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Aug 08, 2003
Study to determine mine-linked water needs nears completionBack
A study to determine future water requirements in the Limpopo and Mpumalanga provinces, expected to grow with the development of various platinum projects, is nearing comple- tion, said South Africa’s Department of Water Affairs and Forestry (Dwaf).
The development of water resources in the Mokopane, Polokwane, Lebowakgomo and the Burgersfort/Steelpoort areas is a response to additional water for proposed extensive platinum-mining developments on the Platreef, in the Mokopane area, and on the Eastern Limb of the Bushveld Igneous Complex. Certain smaller-scale mining developments are also proposed as far south as the Groblersdal area.
The Dwaf study provides information on the quantities of water required and the spatial distribution, and a model was developed as part of this investigation to assess various scenarios of future water requirements, in order to prepare a flexible layout of bulk infrastructure to distribute water to the different users over this wide region.
Projections of water needs show an increase from the present 197-million cubic metres a year to between 280-million and 380-million cubic metres a year in 2020.
There is little potential for further water-resource development in the Sand and Mogalakwena river catchments, as water resources in the region are largely developed, the Dwaf said.
“Although the Olifants river is also well-developed, there is some potential to increase the yield of that system by providing additional storage,” OJS van den Berg, chief engineer: Options Analysis North, Dwaf said.
This development, however, will be expensive, limiting the additional yield to high-value uses. As the Olifants river is part of the international Limpopo river system, negotiations are required with the other basin states – Botswana, Zimbabwe and Mozambique.
“These can be complex and time-consuming. Environmental requirements are also of great importance. The Olifants river system is one of the main rivers feeding the Kruger National Park. Ecotourism plays a major role in the economies of the Limpopo and Mpumalanga provinces,” Van den Berg explained.
During the first phase of development, announced by Minister of Water Affairs and Forestry Ronnie Kasrils, the Flag Boshielo dam, situated on the Olifants river near Marble Hall, in Mpumalanga, will be raised by five metres at an estimated cost of R212-million.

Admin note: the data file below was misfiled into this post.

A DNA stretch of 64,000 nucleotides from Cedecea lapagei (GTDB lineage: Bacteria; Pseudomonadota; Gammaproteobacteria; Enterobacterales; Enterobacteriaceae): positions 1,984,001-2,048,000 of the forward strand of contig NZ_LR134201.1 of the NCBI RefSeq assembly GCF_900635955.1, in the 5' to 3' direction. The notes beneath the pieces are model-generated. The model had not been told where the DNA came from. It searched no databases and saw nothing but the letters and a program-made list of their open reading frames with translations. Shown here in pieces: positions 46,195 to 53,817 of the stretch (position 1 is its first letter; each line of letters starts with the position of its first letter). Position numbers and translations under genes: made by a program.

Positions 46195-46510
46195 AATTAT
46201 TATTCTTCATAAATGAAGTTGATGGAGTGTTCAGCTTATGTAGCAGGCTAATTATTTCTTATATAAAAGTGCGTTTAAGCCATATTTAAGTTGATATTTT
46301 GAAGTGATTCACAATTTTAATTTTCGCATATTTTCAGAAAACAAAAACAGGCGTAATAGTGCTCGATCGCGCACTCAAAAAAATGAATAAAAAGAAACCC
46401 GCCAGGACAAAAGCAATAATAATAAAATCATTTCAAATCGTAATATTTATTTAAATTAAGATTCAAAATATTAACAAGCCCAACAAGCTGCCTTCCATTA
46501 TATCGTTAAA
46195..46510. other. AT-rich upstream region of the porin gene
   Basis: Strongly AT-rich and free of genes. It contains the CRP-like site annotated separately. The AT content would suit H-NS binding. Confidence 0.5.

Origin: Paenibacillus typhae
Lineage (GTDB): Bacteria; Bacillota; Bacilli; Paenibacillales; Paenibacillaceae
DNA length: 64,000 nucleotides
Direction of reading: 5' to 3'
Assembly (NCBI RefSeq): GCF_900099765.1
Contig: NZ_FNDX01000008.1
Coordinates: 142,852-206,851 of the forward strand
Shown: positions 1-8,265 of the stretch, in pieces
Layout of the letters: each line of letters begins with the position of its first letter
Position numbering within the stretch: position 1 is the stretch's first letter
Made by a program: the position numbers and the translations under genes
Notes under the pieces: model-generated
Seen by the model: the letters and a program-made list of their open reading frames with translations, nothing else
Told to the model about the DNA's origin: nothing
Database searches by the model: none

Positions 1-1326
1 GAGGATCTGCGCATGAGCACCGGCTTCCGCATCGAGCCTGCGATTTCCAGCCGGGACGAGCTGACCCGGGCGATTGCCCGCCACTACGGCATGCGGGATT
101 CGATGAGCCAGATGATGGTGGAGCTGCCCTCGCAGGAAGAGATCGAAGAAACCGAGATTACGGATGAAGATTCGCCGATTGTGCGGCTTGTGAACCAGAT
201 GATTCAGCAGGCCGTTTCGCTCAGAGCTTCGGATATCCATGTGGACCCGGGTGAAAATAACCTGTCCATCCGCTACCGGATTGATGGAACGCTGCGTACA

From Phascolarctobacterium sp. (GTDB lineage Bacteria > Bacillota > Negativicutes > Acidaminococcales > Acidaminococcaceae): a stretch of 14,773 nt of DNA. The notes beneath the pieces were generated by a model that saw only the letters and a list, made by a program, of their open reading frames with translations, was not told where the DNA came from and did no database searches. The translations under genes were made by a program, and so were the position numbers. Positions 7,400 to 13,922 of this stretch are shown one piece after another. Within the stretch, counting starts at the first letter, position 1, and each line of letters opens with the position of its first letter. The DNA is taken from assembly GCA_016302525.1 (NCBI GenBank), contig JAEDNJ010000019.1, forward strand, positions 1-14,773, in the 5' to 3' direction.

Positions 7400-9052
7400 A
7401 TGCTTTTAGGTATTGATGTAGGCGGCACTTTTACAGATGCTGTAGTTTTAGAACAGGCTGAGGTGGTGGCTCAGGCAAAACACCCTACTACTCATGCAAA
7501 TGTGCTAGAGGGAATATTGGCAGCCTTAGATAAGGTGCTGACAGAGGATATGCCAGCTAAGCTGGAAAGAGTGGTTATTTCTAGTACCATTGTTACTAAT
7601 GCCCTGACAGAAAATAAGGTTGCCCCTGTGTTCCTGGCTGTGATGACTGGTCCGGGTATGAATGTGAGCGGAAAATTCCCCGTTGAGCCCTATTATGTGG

This will increase its storage capacity from 100-million cubic metres to 188-million cubic metres, allowing 72-million cubic metres of water to be used each year as compared to the present 56-million cubic metres.
Core drilling on the foundations and dam wall has been completed and the design is well advanced.
Construction will begin by the end of this year, pending environmental authorisation and successful consultations with the co-Limpopo basin states. Completion of the project is scheduled for October 2005.
During the second phase, a large dam will be built either at Rooipoort on the Olifants river, 80 km south-east of Polokwane, or 50 km south of Burgersfort, at De Hoop on the Steelpoort river tributary of the Olifants.
“The best option will be chosen on the basis of confirmation of the future growth in water requirements and investigations regarding supply infrastructure to the demand centres. A decision is targeted for mid-2004,” Van den Berg said, adding that foundation drilling at the De Hoop site has been completed.
At the Rooipoort site, drilling is currently being undertaken, preliminary designs for both sites are available and more detailed designs are now being undertaken.
Hydrological analyses showed that a dam at Rooipoort would yield between 50-million and 80-million cubic metres, depending on the final design.
A dam at Steelpoort would yield between 60-million and 90-million cubic metres.
Detailed environmental-impact assessments are to start early next year. At this stage, the cost of the project is estimated at between R700-million and R900-million.
Edited by: Martin Czernowalow
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